Would like to re-read an old post

Discussion in 'Sailboats' started by sawmaster, Aug 21, 2012.

  1. sawmaster
    Joined: May 2010
    Posts: 134
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    Location: tyler,tx

    sawmaster Senior Member

    does anyone remember a post sometime back about stiffening the bottom skin of a plywood dinghy in the area of the cockpit floor by glueing thin sheets of styrofoam ? (I think there were some thin wood strips involved as well) Im looking for the best lightweight solution to reinforce a 1/4 in or thinner bottom panel for a 255 lb skipper.Ideas are welcomed.
     
  2. CutOnce

    CutOnce Previous Member

    Sawmaster:

    You might be referring to a design Eric McNichol did for my son's boat. The boat was constructed using 2" foam between two pieces of 1/4 plywood. The resulting deck is strong enough to bear the 255 pounds easily without deflection.

    I'm sure the curve of the bottom panel added some strength. Each vertical 2" styro "rib" was fixed into place with foam-friendly PL-200

    The resulting boat outlasted my son's two year use of it and still works as good as the day it was finished. A few bangs and scuffs, but it is ready to go on to the next kid who wants to learn how to sail.

    --
    CutOnce
     

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  3. sawmaster
    Joined: May 2010
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    Location: tyler,tx

    sawmaster Senior Member

    re:styrofoam reinforcement

    Thanks:think I'll try that in the cockpit area
     
  4. Petros
    Joined: Oct 2007
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    Petros Senior Member

    easiest thing would be to glue down another layer of 1/4" plywood. If you want it light weight, how about 1/4 or 1/2 in foam sheet, with an 1/8 layer of plywood over it to protect it.
     
  5. sawmaster
    Joined: May 2010
    Posts: 134
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    Location: tyler,tx

    sawmaster Senior Member

    If stiff enough,even better. I was thinking maybe 1". Whats a good source for styrofoam sheet material ?
     
  6. CutOnce

    CutOnce Previous Member

    Home Depot and Lowes sell the cheap white stuff for insulation, as well as the more expensive blue stuff. Any building center will have it.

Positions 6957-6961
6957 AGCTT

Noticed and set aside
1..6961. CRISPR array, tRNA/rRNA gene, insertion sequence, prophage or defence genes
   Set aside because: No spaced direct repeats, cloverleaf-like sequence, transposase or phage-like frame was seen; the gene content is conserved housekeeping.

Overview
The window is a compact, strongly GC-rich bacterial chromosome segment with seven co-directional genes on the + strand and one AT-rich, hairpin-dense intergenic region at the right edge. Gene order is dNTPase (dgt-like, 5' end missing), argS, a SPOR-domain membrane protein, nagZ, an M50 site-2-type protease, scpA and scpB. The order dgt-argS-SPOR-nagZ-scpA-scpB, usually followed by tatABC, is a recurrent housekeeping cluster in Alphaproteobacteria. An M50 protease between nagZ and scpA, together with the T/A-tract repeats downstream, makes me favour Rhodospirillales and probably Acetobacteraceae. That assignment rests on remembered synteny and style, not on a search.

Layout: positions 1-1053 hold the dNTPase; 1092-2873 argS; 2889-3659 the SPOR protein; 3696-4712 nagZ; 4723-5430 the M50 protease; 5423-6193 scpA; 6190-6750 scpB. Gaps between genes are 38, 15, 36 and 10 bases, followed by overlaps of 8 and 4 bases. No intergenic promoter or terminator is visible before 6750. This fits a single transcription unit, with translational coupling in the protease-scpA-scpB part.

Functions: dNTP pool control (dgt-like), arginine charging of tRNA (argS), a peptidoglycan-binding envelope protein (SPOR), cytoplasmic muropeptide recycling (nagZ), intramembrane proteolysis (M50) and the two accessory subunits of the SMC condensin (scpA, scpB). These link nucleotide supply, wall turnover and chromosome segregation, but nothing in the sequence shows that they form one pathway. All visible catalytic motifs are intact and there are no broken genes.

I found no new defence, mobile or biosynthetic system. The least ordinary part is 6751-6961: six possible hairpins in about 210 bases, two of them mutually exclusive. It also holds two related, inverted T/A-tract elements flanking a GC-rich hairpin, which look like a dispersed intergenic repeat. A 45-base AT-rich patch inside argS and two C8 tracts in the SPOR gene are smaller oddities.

I used a Dozuki (Japanese hand backsaw) to cut it to fit, works a charm, but the driveway looked like a January snowfall. A little breeze and everything was back to normal.

    --
    CutOnce
     

  7. upchurchmr
    Joined: Feb 2011
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    Location: Ft. Worth, Tx, USA

    upchurchmr Senior Member

    Styrofoam is really not worth much.

    Make your self three beams and load them to see how much they bend. make the beams about 24", clamp 6" to your table. Drill a hole in the end to apply weight.

    First make a 4" wide sandwich of 1/4ply, 1/2 foam, 1/4 ply, all glued together with something that wont attack the foam. Yellow glue works, and epoxy of course.

    Then cut two pieces of 1/4 ply, don't glue them together.

    Last make a sandwich of 1/4 ply, 1/2" high x1/4" wide cedar strip (use 2 strips with a 2" separation) then 1/4" ply.

    Clamp each "beam" at the far end of the overlap, as far away as you can get from the edge. Load each beam with the same weight 1# to start, and measure the deflection at the end.

    Notice that the deflection of the foam beam is not much different from the 2 stacked, unglued pieces of ply, but the 1/4 stringers is really stiff.

    In practical use you might put foam between the stringers just to keep any water from collecting.

    Last try the same thing with 1/8 ply, 1/2 x 1/4 stringers, and 1/8 ply and check the stiffness. Especially compared to the foam.

    My conclusion is that the 2 unglued pieces of ply is just about equal to the foam beam. If you glue the 2 pieces of ply together, it will be much better than the foam.

    If you replace the styro with something good (expensive) you will have much better stiffness than the 2 glued plys.
    The Gougeons have used paper honeycomb core instead of foam with good results. Not intended to be continuously in the water.
     
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